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Critic Reviews for Here
[It] doesn't offer up a ton of narrative surprises, but there is plenty going on the screen to keep you engaged - and visually stimulated.
You must be willing to give yourself to Braden King's debut feature, a slow, meandering and sumptuously photographed road trip combined with an intimate love story. I gave, and I got. A lot.
"Here" seems motivated by a tone of searching and yearning, not of finding a single way. As Foster's character says at one point, "Getting lost was the goal."
It becomes highly affecting, concerned both with the limits of mapping a landscape and with lovers' difficulties in navigating each other.
The trains of thought stirred up by the film's contemplation of what is here and what is there - and where you are - are endless and stimulating. And the movie is embellished with spectacularly beautiful, enigmatic bursts of abstract imagery.
Audience Reviews for Here
"Here" is Armenia where Will Shepard(Ben Foster) has come to map the country but has trouble ordering an omelette. That's where Gadarine(Lubna Azabal) comes in. She is just back from Paris where she studied photography and whose return her brother Krikor(Narek Nersisyan) is more than ambivalent about. By coincidence or this being a very small country, Gadarine and Will meet again at a reception. After which, she agrees to accompany him on his work around the country, even after being warned away from the eastern border. "Here" is a fine example of sparse and meditative filmmaking, whose deliberate pace often allows the scenery to do the talking for it. What we find is a country that while lacking amenities like basic scheduled transportation has a valuable commodity in a friendly population.(No wonder Gadarine has mixed feelings on her return.) In this day and age, it is kind of amazing that somebody could literally go off the map and find themselves in a situation where nobody speaks English. And yes, the interludes are kind of pretentious but I could listen to Peter Coyote read the phone book all day, so no complaints here.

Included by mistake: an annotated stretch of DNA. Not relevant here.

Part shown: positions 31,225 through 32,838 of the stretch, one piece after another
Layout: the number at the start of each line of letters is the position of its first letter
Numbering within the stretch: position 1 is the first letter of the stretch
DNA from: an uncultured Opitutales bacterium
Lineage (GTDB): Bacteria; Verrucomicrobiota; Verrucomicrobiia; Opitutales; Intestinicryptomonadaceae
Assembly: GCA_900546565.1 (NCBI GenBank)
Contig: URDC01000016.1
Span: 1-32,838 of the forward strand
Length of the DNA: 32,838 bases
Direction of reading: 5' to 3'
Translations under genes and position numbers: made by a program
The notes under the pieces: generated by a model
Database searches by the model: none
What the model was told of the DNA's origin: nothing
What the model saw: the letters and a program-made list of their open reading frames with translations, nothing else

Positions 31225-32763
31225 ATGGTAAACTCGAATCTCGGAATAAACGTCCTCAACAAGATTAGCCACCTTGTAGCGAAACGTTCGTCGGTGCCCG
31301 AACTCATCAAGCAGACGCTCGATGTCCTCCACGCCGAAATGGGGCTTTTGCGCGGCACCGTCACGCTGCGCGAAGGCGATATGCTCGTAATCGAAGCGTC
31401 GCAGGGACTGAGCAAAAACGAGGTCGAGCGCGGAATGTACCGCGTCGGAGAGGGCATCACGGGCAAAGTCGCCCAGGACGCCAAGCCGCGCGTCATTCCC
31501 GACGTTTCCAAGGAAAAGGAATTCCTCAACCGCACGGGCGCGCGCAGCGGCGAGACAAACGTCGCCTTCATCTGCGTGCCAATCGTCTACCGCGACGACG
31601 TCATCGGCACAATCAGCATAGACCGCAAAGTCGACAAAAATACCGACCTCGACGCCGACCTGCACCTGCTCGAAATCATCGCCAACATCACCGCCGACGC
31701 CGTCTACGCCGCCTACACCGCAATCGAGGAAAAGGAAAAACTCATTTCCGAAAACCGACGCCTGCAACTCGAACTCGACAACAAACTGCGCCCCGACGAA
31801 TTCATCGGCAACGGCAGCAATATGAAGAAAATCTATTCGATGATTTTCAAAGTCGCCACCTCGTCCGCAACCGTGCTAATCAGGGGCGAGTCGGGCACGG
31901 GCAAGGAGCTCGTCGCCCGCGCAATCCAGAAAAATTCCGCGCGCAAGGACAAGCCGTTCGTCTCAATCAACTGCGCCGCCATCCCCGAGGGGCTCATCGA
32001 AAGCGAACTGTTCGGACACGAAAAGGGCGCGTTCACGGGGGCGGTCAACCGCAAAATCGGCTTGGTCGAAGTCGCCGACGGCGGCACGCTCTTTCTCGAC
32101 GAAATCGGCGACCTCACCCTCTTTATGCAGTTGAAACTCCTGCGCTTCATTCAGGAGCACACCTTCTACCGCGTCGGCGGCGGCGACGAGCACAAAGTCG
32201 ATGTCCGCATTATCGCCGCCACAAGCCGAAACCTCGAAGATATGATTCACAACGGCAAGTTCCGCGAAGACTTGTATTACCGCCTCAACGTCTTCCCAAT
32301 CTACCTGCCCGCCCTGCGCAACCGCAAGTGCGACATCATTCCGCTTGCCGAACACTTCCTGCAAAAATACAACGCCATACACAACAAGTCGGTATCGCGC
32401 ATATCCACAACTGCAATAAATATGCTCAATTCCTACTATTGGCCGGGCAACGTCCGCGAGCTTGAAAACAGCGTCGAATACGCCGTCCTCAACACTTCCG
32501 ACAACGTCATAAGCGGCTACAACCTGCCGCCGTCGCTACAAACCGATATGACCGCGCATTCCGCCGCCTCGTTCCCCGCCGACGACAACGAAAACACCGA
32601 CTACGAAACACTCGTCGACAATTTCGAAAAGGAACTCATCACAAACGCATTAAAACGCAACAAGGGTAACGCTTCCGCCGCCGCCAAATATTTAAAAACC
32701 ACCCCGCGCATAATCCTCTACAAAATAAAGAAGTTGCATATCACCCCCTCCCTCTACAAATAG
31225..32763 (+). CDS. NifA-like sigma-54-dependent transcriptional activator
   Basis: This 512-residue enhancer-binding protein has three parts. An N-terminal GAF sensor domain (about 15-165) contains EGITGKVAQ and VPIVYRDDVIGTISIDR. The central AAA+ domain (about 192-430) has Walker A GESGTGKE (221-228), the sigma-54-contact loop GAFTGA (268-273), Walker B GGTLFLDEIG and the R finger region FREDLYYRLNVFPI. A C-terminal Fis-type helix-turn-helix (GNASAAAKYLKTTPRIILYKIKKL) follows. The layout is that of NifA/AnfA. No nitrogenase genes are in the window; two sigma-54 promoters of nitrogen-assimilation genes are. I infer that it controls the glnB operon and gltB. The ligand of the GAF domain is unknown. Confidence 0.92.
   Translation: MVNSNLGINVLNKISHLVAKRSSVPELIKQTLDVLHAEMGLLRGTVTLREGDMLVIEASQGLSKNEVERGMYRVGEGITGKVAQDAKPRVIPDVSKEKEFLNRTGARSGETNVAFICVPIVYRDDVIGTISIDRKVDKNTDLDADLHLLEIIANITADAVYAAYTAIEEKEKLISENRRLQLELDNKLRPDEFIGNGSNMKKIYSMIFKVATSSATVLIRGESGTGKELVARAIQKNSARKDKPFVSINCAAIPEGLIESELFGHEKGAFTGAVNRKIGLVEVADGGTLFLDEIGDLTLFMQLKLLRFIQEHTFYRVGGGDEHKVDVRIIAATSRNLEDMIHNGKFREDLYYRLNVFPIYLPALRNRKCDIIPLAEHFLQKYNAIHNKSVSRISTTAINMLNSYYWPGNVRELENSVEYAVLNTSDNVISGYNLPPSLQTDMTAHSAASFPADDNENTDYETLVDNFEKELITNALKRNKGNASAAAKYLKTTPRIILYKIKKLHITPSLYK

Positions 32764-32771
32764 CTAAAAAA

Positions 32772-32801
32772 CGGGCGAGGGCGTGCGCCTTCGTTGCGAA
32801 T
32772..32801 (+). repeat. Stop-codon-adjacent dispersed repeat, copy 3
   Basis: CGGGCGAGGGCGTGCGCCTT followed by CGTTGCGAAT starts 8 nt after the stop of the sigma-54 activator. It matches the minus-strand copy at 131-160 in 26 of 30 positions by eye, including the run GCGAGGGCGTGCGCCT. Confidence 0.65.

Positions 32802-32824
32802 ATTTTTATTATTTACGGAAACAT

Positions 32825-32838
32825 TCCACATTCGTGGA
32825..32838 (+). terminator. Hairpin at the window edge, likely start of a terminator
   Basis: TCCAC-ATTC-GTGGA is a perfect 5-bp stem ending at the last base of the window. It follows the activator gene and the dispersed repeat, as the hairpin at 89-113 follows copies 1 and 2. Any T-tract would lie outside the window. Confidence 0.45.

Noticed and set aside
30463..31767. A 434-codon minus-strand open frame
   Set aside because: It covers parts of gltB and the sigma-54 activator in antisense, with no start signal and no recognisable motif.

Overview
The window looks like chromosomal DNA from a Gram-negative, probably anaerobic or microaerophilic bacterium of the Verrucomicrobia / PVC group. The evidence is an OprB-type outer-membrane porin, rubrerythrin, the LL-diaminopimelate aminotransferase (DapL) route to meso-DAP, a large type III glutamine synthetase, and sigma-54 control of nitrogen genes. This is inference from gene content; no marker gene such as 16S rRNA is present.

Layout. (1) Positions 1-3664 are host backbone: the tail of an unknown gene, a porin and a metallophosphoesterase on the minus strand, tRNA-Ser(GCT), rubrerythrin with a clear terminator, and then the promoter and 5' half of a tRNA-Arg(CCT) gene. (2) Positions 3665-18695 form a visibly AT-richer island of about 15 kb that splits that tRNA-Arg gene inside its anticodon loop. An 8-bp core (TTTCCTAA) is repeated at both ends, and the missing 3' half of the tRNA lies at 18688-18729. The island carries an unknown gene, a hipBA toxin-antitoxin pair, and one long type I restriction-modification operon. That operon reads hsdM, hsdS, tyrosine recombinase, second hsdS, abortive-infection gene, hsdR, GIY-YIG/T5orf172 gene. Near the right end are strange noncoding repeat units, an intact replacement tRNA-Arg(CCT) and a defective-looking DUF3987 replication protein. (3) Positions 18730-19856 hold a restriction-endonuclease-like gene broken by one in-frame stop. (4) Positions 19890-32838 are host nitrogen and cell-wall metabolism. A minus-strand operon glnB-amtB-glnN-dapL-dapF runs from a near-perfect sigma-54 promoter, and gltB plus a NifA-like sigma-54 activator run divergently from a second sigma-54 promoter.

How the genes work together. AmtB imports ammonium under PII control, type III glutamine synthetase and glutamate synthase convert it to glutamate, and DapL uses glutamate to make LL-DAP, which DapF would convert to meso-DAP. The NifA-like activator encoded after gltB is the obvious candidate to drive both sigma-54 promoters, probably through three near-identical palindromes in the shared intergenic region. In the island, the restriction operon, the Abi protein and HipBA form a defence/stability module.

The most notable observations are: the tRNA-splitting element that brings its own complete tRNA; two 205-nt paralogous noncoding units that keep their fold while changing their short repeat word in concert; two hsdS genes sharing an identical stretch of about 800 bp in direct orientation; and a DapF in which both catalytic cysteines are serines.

An interesting film that follows an American satellite-mapping engineer traveling through the beautiful terrains of Armenia who meets Gadarine, a young nomadic photographer. Together, the two embark on an adventure marked with self-discovery, blossoming love, and a bond that has them wondering what to do next.
"Here" embodies its subject by delivering breathtaking scenery as a backdrop for passion in the unlikeliest of places. Ben Foster takes a step away from his Hollywood films and proves why he will stand the test of time as an actor, with a subtle and powerful performance as a lowly land surveyor traveling the roads of Armenia. Here (no punned intended), he crosses paths with a photographer, Gadarine (Lubna Azabal). Azabal is a talented and attractive Belgian actress who easily becomes the object of affection with her ability to look gorgeous even when angry or sad. Foster and Azabal's chemistry is undeniable, delivering the perfect antiquated love story, with emotions bubbling over, even through the heartfelt conclusion. The real star of the film, however, is the cinematography, which displays both a wide view of beautiful landscapes and a close and intimate view of the two lovers, traveling the countryside. "Here" is a labor of love, and in the process, produces something original and fresh, all while striking the same similar chords that we're accustomed to in a dramatic love story such as this.
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